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© copyright Kevin Quick

Joseph Stevenson (1806 - 1895), historian, archivist and priest

Significant events in Joseph's life are outlined below:

  • 27th November 1806 born at Berwick upon Tweed. Joseph was the eldest son of the surgeon Robert Stevenson and his wife Elizabeth Wilson. He also had two sisters
  • Attended Witton-le-Wear grammar school (attached to Durham cathedral)
  • Attended Glasgow University, but without taking a degree
  • 1829 returned to Berwick upon Tweed to pursue a vocation for the Church of Scotland
  • 1831 began his literary and antiquarian pursuits
  • 1831 moved to London where he obtained a post at the British Museum
  • 19th September 1831 returned to Glasgow to marry Mary Ann Craig, daughter of John Craig of Mount Florida. The couple were later to have a son and two daughters
  • 1832 published a glossary of Old English
  • He made contact with a number of leading historians including Patrick Fraser Tyler and joined a number of learned societies
  • 1834 appointed subcommissioner of the public records and started work on a new edition of Thomas Rymer's Foedera
  • During his time in London he switched from the Church of Scotland to the Church of England
  • 1839 his son Robert died and Joseph resigned from the record commission and moved to Dundee to study theology at the university
  • 1841 received his licentiate. He was ordained for the Anglican ministry, and appointed librarian and keeper of the records to the dean and chapter. Joseph spent the next seven years cataloguing the charters and deeds in the treasury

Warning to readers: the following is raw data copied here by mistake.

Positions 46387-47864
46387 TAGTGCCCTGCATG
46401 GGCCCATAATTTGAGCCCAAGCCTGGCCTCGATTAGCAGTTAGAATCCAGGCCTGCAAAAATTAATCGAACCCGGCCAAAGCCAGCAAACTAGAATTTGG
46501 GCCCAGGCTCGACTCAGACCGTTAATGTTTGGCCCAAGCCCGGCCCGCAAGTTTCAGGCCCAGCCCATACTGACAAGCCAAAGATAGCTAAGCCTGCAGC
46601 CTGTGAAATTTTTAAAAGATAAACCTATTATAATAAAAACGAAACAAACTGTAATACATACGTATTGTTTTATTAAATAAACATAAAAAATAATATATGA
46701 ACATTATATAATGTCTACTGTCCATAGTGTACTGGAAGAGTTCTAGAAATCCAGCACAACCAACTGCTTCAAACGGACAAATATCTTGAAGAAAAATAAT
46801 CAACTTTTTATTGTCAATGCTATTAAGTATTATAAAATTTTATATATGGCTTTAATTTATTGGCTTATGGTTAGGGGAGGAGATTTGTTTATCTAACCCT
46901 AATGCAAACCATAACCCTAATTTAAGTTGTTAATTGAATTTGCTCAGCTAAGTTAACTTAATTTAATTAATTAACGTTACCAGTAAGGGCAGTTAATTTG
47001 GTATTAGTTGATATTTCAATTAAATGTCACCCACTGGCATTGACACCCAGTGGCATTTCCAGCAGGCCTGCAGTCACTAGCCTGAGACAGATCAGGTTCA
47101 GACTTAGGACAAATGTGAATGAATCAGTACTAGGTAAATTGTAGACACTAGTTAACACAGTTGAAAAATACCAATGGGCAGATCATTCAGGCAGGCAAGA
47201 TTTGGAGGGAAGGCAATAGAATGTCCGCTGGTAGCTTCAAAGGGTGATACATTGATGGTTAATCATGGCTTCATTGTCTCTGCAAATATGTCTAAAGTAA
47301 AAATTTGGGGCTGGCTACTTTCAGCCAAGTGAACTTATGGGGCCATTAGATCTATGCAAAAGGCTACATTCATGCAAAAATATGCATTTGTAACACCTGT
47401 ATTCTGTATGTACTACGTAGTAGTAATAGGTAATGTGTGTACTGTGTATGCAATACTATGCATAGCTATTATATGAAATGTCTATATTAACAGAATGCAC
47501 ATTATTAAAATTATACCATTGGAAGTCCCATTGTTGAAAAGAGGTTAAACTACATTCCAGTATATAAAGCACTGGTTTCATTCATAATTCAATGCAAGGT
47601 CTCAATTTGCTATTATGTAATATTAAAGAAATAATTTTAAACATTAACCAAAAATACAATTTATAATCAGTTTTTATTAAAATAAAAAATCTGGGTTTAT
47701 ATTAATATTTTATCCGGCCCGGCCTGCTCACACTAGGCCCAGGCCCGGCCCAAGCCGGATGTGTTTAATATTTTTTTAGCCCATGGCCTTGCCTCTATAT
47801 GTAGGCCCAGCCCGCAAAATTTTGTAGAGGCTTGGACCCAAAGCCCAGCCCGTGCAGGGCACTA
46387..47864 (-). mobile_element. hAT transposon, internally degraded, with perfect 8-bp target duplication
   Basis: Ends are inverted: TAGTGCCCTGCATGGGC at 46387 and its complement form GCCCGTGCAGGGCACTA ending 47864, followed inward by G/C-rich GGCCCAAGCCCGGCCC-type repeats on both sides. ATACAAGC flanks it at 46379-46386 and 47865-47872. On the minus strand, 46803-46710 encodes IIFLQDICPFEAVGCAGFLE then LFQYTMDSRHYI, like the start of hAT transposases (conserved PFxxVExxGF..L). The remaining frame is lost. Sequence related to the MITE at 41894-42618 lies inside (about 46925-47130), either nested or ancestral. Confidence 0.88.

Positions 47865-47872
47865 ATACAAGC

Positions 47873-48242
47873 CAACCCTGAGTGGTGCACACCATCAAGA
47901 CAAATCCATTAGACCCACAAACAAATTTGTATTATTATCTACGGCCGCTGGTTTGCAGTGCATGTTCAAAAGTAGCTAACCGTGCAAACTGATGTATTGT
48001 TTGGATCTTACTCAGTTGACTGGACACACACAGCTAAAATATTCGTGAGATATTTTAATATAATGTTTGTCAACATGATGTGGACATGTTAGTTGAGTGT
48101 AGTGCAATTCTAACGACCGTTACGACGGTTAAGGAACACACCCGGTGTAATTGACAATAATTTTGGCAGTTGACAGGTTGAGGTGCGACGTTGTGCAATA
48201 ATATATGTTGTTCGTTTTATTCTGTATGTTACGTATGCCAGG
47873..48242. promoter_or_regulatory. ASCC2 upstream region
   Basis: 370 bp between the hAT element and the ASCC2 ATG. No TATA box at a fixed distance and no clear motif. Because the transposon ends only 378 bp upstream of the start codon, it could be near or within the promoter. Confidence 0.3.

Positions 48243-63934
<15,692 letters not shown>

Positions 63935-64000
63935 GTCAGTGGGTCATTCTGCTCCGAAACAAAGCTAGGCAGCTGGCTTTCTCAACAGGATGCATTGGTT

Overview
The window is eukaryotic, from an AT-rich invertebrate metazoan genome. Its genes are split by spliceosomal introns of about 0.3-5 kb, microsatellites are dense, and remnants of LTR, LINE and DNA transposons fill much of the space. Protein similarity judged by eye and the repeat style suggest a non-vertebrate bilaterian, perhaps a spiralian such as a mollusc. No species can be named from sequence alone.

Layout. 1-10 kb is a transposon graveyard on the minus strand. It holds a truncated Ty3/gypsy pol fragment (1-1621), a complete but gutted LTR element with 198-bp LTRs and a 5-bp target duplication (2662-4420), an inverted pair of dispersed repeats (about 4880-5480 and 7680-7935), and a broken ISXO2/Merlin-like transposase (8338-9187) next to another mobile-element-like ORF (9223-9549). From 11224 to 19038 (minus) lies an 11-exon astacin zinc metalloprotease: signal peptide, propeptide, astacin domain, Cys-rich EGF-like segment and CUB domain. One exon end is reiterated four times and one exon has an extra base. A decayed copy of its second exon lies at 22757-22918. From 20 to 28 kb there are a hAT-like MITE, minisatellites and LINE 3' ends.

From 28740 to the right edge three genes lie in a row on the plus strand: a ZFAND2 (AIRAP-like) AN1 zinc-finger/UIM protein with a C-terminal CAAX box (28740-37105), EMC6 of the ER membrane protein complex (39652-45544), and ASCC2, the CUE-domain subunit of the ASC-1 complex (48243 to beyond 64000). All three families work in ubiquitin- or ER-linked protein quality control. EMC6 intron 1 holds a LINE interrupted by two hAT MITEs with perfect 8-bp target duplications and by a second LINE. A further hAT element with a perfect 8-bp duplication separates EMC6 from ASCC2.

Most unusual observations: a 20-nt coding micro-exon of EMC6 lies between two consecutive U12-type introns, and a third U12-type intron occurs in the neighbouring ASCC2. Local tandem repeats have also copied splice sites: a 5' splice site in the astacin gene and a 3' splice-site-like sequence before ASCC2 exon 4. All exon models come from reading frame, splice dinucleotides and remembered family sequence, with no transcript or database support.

• Given honorary MA
  • 1847 appointed as a curate to St Giles, Durham
  • January 1849 to 1862 appointed to the living at Leighton Buzzard. During this time he funded a curate, rebuilt the vicarage, and restored the church following lightning strike. During the repair of the church, Joseph accepted the offer of dissenting ministers to use their chapels until repair was completed. During this time he also held a night school at which he taught. During this time he continued his interest in the world of scholarship. His plans to publish or calendaring the national records did not proceed very far, but in 1856 he made representations to the Government which led to the beginning of the celebarted Rolls Series, of which he was made one of the editors.
  • 1862 Stevenson resigned his living
  • 1863 he converted to the Roman Catholic Church being received at Farm Street Church, London. As a result of how this change was viewed at that time, Joseph felt obliged to resign as a calendarer, but remained editor of the Rolls series. The Historical Manuscripts Commission continued to frequently employ him.
  • Moved to Selly Park, Birmingham
  • 11th July 1869 his wife died
  • 1872 entered the priesthood after studying at Oscott
  • 1872 was awarded a pension by W. E. Gladstone for services rendered to scholarship
  • Spent four years on a commission to search the Vatican archives for material of interest to English speaking historians.
  • 1877 applied to join successively the Franciscans and then the Jesuits, but was rebuffed both times in view of his age
  • 14th September 1877 with the help of a fellow scholar, John Morris, Stevenson was admitted by the Jesuits to the noviciate at Manresa House, Roehampton
  • 1878 briefly stayed in Oxford and subsequently, until the end of his life, at the 'House of Writers' - Farm Street, Mayfair, London
  • 1892 joined a pilgrimage to Lindisfarne
  • 1893 University of St Andrew granted Stevenson an honorary degree of doctor of laws
  • 8th February 1895 died at Farm Street, Mayfair, London. He was buried in the cemetery of St Thomas's Church, Fulham